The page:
The Allure of Being Wrong
There are literally hundreds of reasons to love the game of baseball, but one of the things that continues to drive me back to the game is that it is constantly proving me wrong. As much as fancy myself an intelligent baseball fan, the game is always surprising me in ways I don’t expect.
To illustrate the point, let’s use the oh-so-popular technique of the blind résumé:
Player A: 418 PA, .256/.297/.432, 14 HR, 53 R, 49 RBI, 1 SB, .316 wOBA, 94 wRC+, 0.9 fWAR
Player B: 656 PA, .285/.329/.476, 20 HR, 77 R, 87 RBI, 22 SB, .347 wOBA, 115 wRC+, 2.5 fWAR
Player B is clearly superior, even when adjusting for playing time. He got on base at a higher clip, hit for more power, and even threw in some steals for good measure.
Here’s another one:
Player A: 222 PA, .171/.226/.254, 1 HR, 14 R, 12 RBI, 1 SB, .216 wOBA, 27 wRC+, -1.5 fWAR
Player B: 603 PA, .235/.287/.378, 16 HR, 58 R, 49 RBI, 4 SB, .285 wOBA, 76 wRC+, -1.5 fWAR
Player A is Ryan Raburn in 2011 then 2012. Player B is Jeff Francoeur in 2011 then 2012.
Now, we all know what has transpired since. Rabrun signed with the Indians as an NRI, made the team, and had the best season of his career (.272/.357/.543, 2.5 fWAR). He was rewarded with a two-year, $4.85m contract with a $3m club option for 2016, the first multi-year contract of his career.
Francoeur, on the other hand, hasn’t been nearly as fortunate to say the least. After having a season widely regarded as the worst in baseball in 2012, Francoeur followed it up with an equally terrible 2013 (.204/.238/.289, -1.3 fWAR) that saw the Royals eat the $3m remaining on his contract and release him, followed by the Giants signing and releasing him as well.
So after taking two very divergent paths in 2013, Raburn and Francoeur are in the same place heading into the 2014 season, but in two very different situations. Raburn, for once in his career, enters the season with some stability via a long-term contract and a clearly defined roster spot under his belt. Francoeur comes into camp on a minor league contract with no guarantee that even an excellent spring will earn him a spot on the big league club. It’s a situation not unlike the one Raburn faced just one year ago.
With the addition of David Murphy to take the majority of the at-bats in right field against right-handed pitching, the Indians will need someone to make up the other half of that platoon. Ryan Raburn is far and away the leading candidate to do so, and if he can come even remotely close to his 2013 output (I highly doubt we’ll see him post another OPS above .900), the Indians should have one of the better right field situations in baseball. If everything goes according to plan, Jeff Francoeur won’t take one at-bat in an Indians uniform.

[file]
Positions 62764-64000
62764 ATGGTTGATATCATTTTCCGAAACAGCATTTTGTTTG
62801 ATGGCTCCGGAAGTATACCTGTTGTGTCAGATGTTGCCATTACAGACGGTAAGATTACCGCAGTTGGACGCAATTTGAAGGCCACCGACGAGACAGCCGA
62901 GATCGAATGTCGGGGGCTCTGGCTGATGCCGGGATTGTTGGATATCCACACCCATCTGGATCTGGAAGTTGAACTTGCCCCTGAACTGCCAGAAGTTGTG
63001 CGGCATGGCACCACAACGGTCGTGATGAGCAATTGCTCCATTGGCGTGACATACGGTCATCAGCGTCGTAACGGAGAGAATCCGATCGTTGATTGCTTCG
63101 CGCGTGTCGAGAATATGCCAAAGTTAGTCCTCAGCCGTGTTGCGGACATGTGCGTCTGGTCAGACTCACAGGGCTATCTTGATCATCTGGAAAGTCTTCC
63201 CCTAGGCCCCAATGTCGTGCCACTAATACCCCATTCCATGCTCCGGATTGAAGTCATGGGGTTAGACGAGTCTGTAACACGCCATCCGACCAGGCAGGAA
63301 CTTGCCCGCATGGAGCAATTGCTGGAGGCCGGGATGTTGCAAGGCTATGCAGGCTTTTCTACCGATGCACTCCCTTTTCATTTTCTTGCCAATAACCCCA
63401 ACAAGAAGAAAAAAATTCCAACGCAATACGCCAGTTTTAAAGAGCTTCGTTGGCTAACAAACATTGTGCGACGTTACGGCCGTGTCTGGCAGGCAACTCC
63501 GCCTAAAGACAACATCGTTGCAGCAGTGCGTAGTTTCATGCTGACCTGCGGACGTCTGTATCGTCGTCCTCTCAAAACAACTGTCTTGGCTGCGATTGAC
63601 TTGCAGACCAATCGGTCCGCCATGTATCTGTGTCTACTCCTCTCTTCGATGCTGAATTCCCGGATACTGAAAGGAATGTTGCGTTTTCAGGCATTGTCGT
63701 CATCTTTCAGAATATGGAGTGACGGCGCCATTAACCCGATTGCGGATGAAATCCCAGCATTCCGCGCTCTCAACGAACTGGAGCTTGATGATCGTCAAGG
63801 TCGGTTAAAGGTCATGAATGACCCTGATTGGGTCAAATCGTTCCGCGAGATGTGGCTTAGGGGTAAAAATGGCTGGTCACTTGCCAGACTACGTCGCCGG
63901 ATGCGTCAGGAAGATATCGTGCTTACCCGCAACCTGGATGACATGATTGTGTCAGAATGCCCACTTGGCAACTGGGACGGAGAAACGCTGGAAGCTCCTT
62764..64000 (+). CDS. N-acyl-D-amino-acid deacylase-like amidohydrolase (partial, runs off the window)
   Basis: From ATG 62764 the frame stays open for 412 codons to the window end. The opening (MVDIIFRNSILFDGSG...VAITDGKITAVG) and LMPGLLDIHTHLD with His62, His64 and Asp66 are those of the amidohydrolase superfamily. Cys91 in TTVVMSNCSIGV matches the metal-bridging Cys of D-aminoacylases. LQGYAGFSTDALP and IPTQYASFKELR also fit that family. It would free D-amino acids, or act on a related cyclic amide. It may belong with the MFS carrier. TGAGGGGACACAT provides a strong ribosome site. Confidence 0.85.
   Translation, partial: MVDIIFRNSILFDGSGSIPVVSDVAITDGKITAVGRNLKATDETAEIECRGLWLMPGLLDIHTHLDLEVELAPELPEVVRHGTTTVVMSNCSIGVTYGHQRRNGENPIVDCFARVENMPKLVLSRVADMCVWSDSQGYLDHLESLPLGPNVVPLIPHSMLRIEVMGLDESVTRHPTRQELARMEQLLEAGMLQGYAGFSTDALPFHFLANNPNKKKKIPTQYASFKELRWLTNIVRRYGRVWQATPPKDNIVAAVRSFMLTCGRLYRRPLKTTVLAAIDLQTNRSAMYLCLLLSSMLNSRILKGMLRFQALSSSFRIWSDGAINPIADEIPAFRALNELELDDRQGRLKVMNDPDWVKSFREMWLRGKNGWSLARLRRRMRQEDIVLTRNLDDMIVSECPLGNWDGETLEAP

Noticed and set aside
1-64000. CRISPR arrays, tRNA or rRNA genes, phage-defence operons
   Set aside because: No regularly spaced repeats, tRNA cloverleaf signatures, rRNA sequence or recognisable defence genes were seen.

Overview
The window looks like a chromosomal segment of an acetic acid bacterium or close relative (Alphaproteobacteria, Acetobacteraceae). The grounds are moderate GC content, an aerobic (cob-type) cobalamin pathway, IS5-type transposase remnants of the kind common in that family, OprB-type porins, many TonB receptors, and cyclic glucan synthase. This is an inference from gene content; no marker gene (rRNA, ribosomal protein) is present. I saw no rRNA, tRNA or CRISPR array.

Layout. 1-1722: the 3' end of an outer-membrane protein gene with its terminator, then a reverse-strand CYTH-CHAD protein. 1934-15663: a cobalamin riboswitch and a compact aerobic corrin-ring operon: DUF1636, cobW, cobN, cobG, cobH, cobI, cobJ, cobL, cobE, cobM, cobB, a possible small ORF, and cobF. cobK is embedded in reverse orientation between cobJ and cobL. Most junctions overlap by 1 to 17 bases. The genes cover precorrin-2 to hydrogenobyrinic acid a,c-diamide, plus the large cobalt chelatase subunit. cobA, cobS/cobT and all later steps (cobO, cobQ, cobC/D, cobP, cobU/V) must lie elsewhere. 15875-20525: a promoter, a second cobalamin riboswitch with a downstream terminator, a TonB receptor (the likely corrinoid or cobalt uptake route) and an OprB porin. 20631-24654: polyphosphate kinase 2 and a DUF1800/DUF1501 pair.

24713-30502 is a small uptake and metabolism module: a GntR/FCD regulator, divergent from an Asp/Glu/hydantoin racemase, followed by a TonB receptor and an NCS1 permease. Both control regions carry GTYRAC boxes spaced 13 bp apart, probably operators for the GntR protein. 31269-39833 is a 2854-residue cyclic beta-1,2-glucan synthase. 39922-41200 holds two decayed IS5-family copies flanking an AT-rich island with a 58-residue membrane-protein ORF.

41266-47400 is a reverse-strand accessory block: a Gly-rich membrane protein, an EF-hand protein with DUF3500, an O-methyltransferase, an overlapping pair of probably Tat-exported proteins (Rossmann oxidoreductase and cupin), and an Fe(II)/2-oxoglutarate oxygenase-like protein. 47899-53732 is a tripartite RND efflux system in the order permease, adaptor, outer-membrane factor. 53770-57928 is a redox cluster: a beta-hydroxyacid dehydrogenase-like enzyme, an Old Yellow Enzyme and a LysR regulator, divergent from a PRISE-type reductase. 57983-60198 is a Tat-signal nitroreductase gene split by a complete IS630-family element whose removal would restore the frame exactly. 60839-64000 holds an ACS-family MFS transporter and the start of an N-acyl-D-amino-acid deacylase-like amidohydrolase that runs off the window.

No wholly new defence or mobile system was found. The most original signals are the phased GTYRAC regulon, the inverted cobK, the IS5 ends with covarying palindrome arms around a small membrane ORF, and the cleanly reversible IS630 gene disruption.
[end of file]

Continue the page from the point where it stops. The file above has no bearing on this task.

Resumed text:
But baseball rarely goes according to plan. As good as Raburn was in 2013, he’s still just one year removed from an unfathomably bad season. There are plenty of good reasons offered as to why Raburn struggled so much in 2012, such as the burden of playing every day and his unfamiliarity with playing second base. But just because Raburn had an excellent 2013 doesn’t mean it’s right to completely dismiss the season that preceded it.
And yes, Francoeur was terrible in both the past two seasons. But baseball is full of players who were once written off only to bounce back and recapture some of their lost magic. Jeff Francoeur is obviously a flawed player, but it’s not outside the realm of possibility that he can be a useful player when spotted in against left-handed pitching.
I certainly don’t think Ryan Raburn will struggle in 2014 like he did in 2012. I certainly don’t think Jeff Francoeur will have meaningful and productive at-bats with the Tribe in 2014. But I’ve been wrong before. We all have.